The furthest a book has taken me? Greenland.

I spent my late teens and early twenties dreaming of distant shores, living vicariously through a travel writing canon dominated by brilliant but predictably white and middle class writers like Bruce Chatwin, Paul Theroux, Jan Morris, and Jonathan Raban. They offered normalised – almost neo-colonial ­– Western perspectives set against the humorous, maddening, exotic, dirty, picturesque landscapes of the ‘other’. 

It wasn’t until I read Tété-Michel Kpomassie’s astonishing An African in Greenland, however, that as a working class writer with brown skin I tentatively began to imagine myself as a travel writer. I can say, plainly and clearly, that without it my book Afropean: Notes from Black Europe would not exist.

As an intrepid adventure, the odyssey Kpomassie takes us on eclipses anything the aforementioned writers managed to achieve: a nonfiction account – which I must emphasise because it sounds more like an epic novel in description – of a teenager from Togo who escapes a looming induction into a local snake cult and dreams of travelling as far away as possible, which he considers to be the snowscape of Greenland. It will take him ten years – via a stint in France – to get there, but get there he does, producing a beautiful, compassionate, insightful account of his two years living as an ‘African Eskimo’.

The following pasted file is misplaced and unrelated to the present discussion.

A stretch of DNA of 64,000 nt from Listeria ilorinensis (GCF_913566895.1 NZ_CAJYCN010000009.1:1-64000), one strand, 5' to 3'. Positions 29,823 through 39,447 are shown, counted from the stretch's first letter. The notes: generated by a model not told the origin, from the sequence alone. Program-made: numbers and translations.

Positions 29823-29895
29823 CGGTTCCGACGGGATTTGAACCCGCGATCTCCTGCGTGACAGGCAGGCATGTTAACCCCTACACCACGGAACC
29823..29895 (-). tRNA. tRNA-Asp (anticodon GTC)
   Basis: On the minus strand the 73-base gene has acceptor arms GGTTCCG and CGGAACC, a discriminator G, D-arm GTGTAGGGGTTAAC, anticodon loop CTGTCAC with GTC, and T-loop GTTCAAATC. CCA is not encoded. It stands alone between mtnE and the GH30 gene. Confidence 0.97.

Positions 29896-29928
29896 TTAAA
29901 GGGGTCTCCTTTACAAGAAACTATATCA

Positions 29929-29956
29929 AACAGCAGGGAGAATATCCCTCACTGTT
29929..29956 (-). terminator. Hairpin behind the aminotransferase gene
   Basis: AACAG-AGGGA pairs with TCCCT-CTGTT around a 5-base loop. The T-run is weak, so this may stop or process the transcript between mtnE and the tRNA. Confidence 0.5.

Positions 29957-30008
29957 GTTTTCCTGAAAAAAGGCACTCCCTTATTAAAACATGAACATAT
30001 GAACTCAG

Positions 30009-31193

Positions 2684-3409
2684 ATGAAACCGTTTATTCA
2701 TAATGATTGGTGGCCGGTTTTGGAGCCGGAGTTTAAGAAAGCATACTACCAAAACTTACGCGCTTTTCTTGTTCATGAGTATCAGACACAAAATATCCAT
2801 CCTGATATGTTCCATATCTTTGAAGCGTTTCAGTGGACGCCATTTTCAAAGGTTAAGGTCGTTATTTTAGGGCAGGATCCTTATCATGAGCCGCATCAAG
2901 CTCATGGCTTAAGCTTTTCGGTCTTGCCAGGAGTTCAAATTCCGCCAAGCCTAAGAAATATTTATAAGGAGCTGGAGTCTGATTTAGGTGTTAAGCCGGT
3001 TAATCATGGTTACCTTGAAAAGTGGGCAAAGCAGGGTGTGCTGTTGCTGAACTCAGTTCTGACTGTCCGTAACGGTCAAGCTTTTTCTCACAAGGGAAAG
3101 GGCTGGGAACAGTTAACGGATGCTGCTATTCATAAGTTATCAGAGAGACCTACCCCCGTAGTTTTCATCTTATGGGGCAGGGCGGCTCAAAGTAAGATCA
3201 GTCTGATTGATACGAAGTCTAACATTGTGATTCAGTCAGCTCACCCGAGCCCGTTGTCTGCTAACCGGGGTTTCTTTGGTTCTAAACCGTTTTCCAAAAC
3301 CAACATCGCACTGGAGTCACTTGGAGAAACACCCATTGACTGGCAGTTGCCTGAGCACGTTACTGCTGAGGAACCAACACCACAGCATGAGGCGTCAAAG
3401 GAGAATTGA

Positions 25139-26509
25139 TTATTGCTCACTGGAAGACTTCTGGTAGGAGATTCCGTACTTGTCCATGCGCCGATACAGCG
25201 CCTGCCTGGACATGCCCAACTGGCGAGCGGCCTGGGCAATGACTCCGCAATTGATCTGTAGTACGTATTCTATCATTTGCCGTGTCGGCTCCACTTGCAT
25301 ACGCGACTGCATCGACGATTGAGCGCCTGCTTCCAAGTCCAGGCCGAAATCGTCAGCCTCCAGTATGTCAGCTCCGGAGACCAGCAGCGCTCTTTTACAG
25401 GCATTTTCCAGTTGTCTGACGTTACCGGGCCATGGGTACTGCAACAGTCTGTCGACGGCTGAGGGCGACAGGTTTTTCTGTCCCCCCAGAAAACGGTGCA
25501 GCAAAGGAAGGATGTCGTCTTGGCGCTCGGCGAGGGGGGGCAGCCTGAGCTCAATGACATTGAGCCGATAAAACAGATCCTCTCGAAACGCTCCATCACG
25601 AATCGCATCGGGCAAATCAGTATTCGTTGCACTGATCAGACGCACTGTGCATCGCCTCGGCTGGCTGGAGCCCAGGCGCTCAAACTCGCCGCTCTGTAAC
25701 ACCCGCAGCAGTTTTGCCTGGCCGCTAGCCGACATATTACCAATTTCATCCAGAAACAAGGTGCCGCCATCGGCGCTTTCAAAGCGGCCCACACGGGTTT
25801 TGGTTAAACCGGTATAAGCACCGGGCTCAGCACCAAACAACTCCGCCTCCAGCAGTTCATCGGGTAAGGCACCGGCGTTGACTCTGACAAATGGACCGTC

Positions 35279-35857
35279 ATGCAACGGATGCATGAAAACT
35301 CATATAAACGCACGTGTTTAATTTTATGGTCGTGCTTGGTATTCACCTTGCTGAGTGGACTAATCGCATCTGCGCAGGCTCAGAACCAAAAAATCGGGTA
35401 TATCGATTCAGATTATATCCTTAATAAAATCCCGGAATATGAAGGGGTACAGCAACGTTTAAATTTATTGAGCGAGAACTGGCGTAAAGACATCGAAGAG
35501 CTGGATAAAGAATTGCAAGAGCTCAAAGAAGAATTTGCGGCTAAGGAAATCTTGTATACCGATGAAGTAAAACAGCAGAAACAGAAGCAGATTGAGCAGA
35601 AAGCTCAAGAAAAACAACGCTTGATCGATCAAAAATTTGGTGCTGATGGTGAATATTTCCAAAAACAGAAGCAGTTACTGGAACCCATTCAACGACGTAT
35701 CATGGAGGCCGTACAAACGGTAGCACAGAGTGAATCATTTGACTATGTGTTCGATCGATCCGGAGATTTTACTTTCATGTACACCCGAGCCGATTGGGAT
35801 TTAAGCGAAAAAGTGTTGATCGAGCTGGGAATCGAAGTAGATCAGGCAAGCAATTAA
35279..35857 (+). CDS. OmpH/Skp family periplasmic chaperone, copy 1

Despite being first published as recently as 1977 in France (and translated to English in 1981), it struck me that An African in Greenland might well be the first travel book detailing an account of someone from the Global South journeying north/west (rather than the other way round) for simple curiosity since Ibn Battuta’s 14th-century Rihla. There haven’t been many more such journeys chronicled since, either. 

What is perhaps most impressive and surprising, though, is the humour Kpomassie allows himself in describing the initial shock of Inuit cultures seeing their first Black man (is he a giant, a god or a devil!?), and the cultural differences he experiences, such as the open, casual promiscuity of an Inuit woman he thinks he’s entering into a monogamous relationship with. 

When I set out to document the Black experience in Europe, I used An African in Greenland as a template, and not just for its funny and evocative writing. What so many publishers wanted from me was pure polemic; angry sentences denouncing the landscape I was travelling through, for few things ensure white readership like Black outrage. 

But there’s no real power in that. Kpomassie insisted upon the full scope of his sometimes morally ambiguous humanity and, as all the best travel writers do, took us on two journeys: through what he saw but also how he felt, these inner and outer landscapes both richly and honestly detailed. This makes the serious stuff all the more affecting, because while Kpomassie has a lightness of touch, he also offers a unique and moving insight into and empathy with the struggles of this distant community he has ingratiated himself with. His observations of what the Danish did to Inuit culture also allow him to critique colonialism (something he knew all too well, being from an African country under French rule struggling for independence) without victimising himself.

To see this Black man reverse the gaze, describing the weirdness of a white world, is as refreshing as the breeze in the mountains he is among.

Illustration by Michelle Pereira.

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